And, lest you still think vaccines might be associated with SIDS, read this study. Vaccines cut the risk of SIDS in half.  That’s astounding!

Stay tuned for part 2, coming soon: Many countries vaccinate newborns.


Remember to think for yourself!





There is no autism epidemic


One argument made by people opposed to vaccination is that autism is new, caused by vaccines, and is an epidemic. In the film Vaxxed, which I watched and reviewed here, the filmmakers quote Dr Stephanie Seneff, a computer scientist, as saying that by 2032, 80% of boys, 50% of all children, will be on the autism spectrum.  Respectful Insolence blog has done a nice job of debunking Seneff’s claims. Even though we know Dr Seneff is wrong, there are people who worry she could be correct.

I have already shown you how vaccines do not cause autism.  That argument involved looking at autism and immunization science. We also know that autism diagnosis has shifted a great deal.  This paper explains how “the second edition of the DSM, the DSM-II, published in 1952, defined autism as a psychiatric condition — a form of childhood schizophrenia marked by a detachment from reality.”  Since that time, the diagnostic criteria for autism has shifted and grown to now be a spectrum and it includes behaviors we previously ignored or diagnosed as schizophrenia, intellectual disability, emotional disturbance, or specific learning disability.  Tara Haelle explains diagnosis shift nicely in this article for Forbes.

Some people don’t trust the science. If you discount the science because you do not trust it, there is another way of making this argument and it debunks the idea that autism is new and an epidemic. This way uses logic, which is reasoning conducted or assessed according to strict principles of validity. This is not about feelings. This is like how Mr Spock from Star Trek talks and reasons.



Logic statements have rules or conditions. They are called conditional statements. for example,  “If all philosophers are thinkers and John is a philosopher, then John is a thinker,” is logical because if one is true and the other is true, then the third must be true.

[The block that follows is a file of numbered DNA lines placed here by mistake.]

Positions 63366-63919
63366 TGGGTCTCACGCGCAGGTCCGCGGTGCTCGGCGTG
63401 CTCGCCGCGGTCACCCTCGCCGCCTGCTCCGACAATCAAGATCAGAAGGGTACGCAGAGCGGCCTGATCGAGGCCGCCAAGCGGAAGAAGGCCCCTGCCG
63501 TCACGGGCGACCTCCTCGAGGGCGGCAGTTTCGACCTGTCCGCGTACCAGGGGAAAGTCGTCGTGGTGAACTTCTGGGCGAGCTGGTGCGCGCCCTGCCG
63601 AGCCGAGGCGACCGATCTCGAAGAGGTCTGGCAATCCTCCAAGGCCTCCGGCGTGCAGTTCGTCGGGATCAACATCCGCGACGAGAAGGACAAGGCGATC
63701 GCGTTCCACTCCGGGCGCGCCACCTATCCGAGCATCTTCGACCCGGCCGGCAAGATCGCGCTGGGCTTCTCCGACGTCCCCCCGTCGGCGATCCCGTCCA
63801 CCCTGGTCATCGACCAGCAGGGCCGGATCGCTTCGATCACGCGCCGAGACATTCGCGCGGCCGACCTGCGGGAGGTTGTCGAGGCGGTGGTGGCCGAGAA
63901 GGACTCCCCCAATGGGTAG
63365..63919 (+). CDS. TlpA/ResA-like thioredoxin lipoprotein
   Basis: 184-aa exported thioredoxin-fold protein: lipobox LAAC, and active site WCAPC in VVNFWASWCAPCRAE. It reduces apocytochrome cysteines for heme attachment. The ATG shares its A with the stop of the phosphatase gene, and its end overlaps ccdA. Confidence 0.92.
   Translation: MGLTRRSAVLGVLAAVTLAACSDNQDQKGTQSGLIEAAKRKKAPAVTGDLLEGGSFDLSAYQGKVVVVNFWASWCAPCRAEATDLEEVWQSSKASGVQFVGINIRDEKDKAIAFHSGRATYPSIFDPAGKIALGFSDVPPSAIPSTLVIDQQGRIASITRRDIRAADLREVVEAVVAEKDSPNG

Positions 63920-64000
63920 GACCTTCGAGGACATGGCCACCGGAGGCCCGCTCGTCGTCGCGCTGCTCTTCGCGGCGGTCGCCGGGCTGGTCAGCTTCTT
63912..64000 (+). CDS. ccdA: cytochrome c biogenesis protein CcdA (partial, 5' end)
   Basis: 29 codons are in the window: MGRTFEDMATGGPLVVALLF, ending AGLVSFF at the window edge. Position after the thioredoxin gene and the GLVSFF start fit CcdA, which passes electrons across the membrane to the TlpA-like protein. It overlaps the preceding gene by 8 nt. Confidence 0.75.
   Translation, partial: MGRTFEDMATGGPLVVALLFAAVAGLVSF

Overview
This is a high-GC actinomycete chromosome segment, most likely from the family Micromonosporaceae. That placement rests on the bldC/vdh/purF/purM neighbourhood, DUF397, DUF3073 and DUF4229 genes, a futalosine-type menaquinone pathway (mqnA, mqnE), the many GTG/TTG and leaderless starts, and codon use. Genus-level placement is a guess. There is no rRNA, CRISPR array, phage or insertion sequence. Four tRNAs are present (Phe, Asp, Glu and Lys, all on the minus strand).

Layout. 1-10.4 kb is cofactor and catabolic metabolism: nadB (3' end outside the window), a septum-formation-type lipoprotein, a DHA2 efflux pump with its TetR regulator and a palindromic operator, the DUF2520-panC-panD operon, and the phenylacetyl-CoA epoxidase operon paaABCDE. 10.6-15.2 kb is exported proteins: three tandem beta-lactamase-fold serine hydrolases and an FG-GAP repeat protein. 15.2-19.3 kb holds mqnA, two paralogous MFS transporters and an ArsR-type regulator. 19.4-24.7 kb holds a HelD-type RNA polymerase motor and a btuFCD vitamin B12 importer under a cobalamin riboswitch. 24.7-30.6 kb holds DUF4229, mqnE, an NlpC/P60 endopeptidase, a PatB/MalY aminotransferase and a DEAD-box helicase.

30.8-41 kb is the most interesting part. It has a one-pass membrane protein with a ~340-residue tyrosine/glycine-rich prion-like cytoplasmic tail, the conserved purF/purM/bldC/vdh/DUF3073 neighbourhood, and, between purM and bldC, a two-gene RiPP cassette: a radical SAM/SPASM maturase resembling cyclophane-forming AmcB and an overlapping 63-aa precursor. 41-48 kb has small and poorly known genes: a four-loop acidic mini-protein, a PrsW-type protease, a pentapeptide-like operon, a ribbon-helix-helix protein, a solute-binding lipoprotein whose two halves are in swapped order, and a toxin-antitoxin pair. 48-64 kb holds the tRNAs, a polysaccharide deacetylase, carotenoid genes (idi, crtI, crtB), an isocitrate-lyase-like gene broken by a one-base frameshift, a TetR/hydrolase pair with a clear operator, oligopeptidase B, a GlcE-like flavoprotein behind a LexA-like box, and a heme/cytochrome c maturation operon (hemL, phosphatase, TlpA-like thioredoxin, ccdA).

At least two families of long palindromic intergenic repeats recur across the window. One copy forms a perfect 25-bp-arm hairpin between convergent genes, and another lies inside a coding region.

If the mental retardation and schizophrenia rates in USA used to be 3-5% and the current diagnosis of similar behavior is now called autism or intellectual disability and rates are currently 3-5%, then the autism rate is not increasing. 

Autism is not new. Mental retardation and schizophrenia rates have decreased as autism and intellectual disability rates have increased. This is because we have new terms for behaviors which have been in humanity for all eternity. A current diagnosis of autism includes behaviors we formerly diagnosed as mental retardation. Look at this meme from RtAVM. It makes the point visually.



First, a bit of history. Prior to the early 1900s, we did not have many good tools for diagnosing and treating people who had any differences from the “norm” with regards to their thinking and behavior. Gradually, the fields of psychiatry and psychology, as well as other social and behavioral sciences, have learned more and more about human behavior and the brain.  In his book, Neurotribes, Steve Silberman goes through the “earliest days of autism research” and he  chronicles “the brave and lonely journey of autistic people and their families through the decades.” I highly recommend this book as a starting place for anyone wanting to learn about the history of autism.

Prior to the 1970s, we did not have special education in the USA. Two legal cases from the early 1970s, Pennsylvania Assn. for Retarded Children v. Commonwealth of Pennsylvania (PARC) and Mills v. Board of Education of District of Columbia, paved the way for more laws that have led to what we know today as special education. In 1972, Congress decided to investigate how children with disabilities were living and found many problems, including lack of education. In 1975, they passed The Education for All Handicapped Children Act. Congress has since amended and added to it and renamed it IDEA, The Individuals with Disabilities Education Act.

Since 1975, more and more children are now educated in schools and, in order to do so, many changes have been made to medical and educational diagnoses for behavior and disabilities.  When I was a young child, in the early 1970s, we did not find any children with disabilities in the schools. My mother paid for private tutoring for my brother, who had a mild reading issue. There was no reading specialist in schools. Children with severe disabilities were institutionalized and children with mild disabilities struggled and often dropped out of school. Children with behavior issues fared poorly in school. Many school-related issues were blamed on the child or on parenting practices. All that has changed, thanks to IDEA, including the labels we give to children to enable them to get the services they need.

Before IDEA, a diagnosis of autism was rare. More likely, children with severe symptoms were labelled “mentally retarded” or “schizophrenic.” Yes, you read that correctly. Please continue to read as I explain.

In an analysis of the prevalence of mental retardation, Dutch epidemiologists Roeleveld and Zilhuis looked at rates for severe MR as well as mild from 1939 through 1986. They concluded, from looking at data from many countries, including USA, that the rate of mental retardation in children was 3%.

Now, look at the graph below. Yes, I know some of you don’t like Autism Speaks, but I am using this graph to make a point. The rate of autism appears to have risen dramatically since 1975. But, Autism Speaks published this graph and stated “approximately 53% percent of the increase in autism prevalence over time may be explained by changes in diagnosis (26%), greater awareness (16%), and an increase in parental age (11%).”  They acknowledge how the increase has many factors behind it.